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Southern Sudanese Systems of Slavery  

Scopas Poggo

Prior to arrival of the Turco-Egyptian officials, Europeans, Egyptians, Syrians, Sudanese, and ivory and slave traders to the Southern Sudan, the Indigenous people of this region engaged in slave trade and had their own systems of slavery. The abundance of ivory in Southern Sudan, attracted a large number of Khartoum-based merchants into the South. As ivory depleted, these merchants shifted to trading African slaves throughout Southern Sudan and beyond. In 1805, Muhammad Ali became the ruler of Egypt, and in 1821, he sent military expeditions to the Sudan to colonize it. Because Ali came to power without any funds, ivory and slaves became the main source of revenue for his government, which led to the huge expansion of the slave trade throughout the Turkiyya. Due to the corruption, violence, and injustice that existed throughout the Turkiyya, the Mahdist Movement emerged in 1881 to destroy this alien government. In 1898, an Anglo-Egyptian military force invaded the Sudan with the primary aim of destroying the Mahdist State and abolishing the slave trade and slavery. However, in the mid-1980s, during the Second Civil War in the Sudan between the Sudan People’s Liberation Army and Sudan Armed Forces (1983–2005), the slave trade in South Sudan resurged under the direction of the government of the national Islamic front and Northern Sudanese ethnic groups such as the Baqqara and Rizeiqat.


Muhammad ‘Ali of Egypt and Sudan  

George Michael La Rue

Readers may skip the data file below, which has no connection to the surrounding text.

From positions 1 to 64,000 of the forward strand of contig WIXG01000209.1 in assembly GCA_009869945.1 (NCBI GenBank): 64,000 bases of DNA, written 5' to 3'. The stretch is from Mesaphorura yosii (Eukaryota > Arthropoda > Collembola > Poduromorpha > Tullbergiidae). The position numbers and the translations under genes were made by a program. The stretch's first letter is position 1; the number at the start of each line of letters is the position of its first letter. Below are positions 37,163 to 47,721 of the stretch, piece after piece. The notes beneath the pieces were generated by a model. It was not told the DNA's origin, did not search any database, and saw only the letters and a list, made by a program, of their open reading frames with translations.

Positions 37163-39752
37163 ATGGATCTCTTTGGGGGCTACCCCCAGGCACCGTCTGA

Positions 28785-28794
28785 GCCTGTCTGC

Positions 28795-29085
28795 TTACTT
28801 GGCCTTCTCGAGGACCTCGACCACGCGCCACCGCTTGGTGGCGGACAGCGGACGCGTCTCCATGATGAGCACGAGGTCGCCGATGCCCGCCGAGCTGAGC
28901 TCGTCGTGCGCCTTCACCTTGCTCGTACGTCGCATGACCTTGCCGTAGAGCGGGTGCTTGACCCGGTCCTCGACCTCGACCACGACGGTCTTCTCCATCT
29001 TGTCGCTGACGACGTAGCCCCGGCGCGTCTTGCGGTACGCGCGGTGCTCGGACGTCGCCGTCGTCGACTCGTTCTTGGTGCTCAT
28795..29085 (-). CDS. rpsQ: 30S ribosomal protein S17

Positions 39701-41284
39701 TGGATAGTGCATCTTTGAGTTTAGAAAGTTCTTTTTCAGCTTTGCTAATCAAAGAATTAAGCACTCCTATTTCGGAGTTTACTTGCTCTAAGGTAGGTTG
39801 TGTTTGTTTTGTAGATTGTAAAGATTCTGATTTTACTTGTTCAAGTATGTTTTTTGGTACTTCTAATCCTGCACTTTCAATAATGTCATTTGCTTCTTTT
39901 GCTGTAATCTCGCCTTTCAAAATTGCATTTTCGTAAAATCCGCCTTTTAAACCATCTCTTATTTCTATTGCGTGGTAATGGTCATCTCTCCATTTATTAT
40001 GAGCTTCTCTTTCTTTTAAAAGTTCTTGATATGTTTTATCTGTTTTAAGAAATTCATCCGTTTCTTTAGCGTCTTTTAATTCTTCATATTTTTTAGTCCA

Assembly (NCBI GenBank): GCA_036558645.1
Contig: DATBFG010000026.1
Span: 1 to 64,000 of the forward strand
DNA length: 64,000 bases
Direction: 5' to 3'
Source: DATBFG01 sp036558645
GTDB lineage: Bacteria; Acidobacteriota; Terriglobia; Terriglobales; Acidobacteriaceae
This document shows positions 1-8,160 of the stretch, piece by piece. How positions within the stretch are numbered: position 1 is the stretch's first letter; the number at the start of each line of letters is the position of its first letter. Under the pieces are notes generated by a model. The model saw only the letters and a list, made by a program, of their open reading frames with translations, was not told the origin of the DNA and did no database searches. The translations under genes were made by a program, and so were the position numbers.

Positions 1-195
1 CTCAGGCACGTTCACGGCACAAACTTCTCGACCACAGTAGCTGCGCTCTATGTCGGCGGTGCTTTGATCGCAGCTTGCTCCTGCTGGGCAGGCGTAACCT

Muhammad ‘Ali ruled Egypt from 1805 to 1848. Long perceived as a reforming modernizer and founder of modern Egypt, historians have more recently reconsidered the impact of his economic and social policies on Egypt’s ordinary people. To determine his place in African history (and in the history of slavery and abolition) requires a broad reexamination of his policies and Egypt’s actions, and their consequences in Egypt, Sudan, within the Ottoman Empire, and in the 19th-century balance of power. After arriving in Egypt in 1801, Muhammad ‘Ali emerged from a complex political field as the Ottoman Pasha of Egypt by 1805. He overpowered the remnants of the old Mamluk regime, pushed them to Egypt’s southern boundaries, allied with key Egyptian elites, helped to suppress the Wahhabi revolt in the Hijaz for his Ottoman overlord, and strove to reduce the power of his Albanian troops. He reestablished trade (including the slave trade) with Sudan, and planned a new army of enslaved Sudanese. Between 1820 and 1835, Muhammad ‘Ali made a series of bold moves. The invasion of Sudan (1820–1821) and its occupation caused great political, social, and economic devastation there. Egypt toppled or threatened many Sudanese rulers, redirected Sudanese-Egyptian trade, and reshaped Sudan’s urban centers. The invaders attacked Sudanese and other African populations, conducted ongoing slave raids, enslaved thousands, and destroyed their homes. Egyptians and Sudanese found challenges and opportunities within these broader patterns. Enslaved Sudanese became soldiers in the nizam al-jadid, laborers in Muhammad ‘Ali’s new industries, diplomatic gifts, and taxable trade commodities. Newly formed elites bought African slaves for domestic tasks in Sudan and Egypt. Egypt’s new medical establishment treated Sudanese slave soldiers for guinea-worm, vaccinated incoming slaves for smallpox, and purchased Sudanese and Ethiopian women to train as hakimas—fully trained nurse-midwives. Initially, Muhammad ‘Ali sent his new army to fight in Greece on behalf of the Ottoman Empire. Later, his challenges to Ottoman supremacy drew the attention of European powers, who feared any disruption to the delicate balance of power. The demographic impact of the bubonic plague epidemic of 1834–1835 on Egypt’s black slave population was notable, and led to increased demand for replacement slaves. This drew attention from European observers and added an abolitionist dimension to diplomatic pressure on Muhammad ‘Ali. By 1841, he gained Ottoman recognition as hereditary ruler of Egypt and parts of Sudan, his army’s size was capped, and he made trade concessions to Europe. With his imperial ambitions now limited to Africa, Muhammad ‘Ali renewed his interest in controlling more of Sudan and adjacent regions, and deflected abolitionist criticism by blaming supplying regions for continuing to raid and trade in slaves.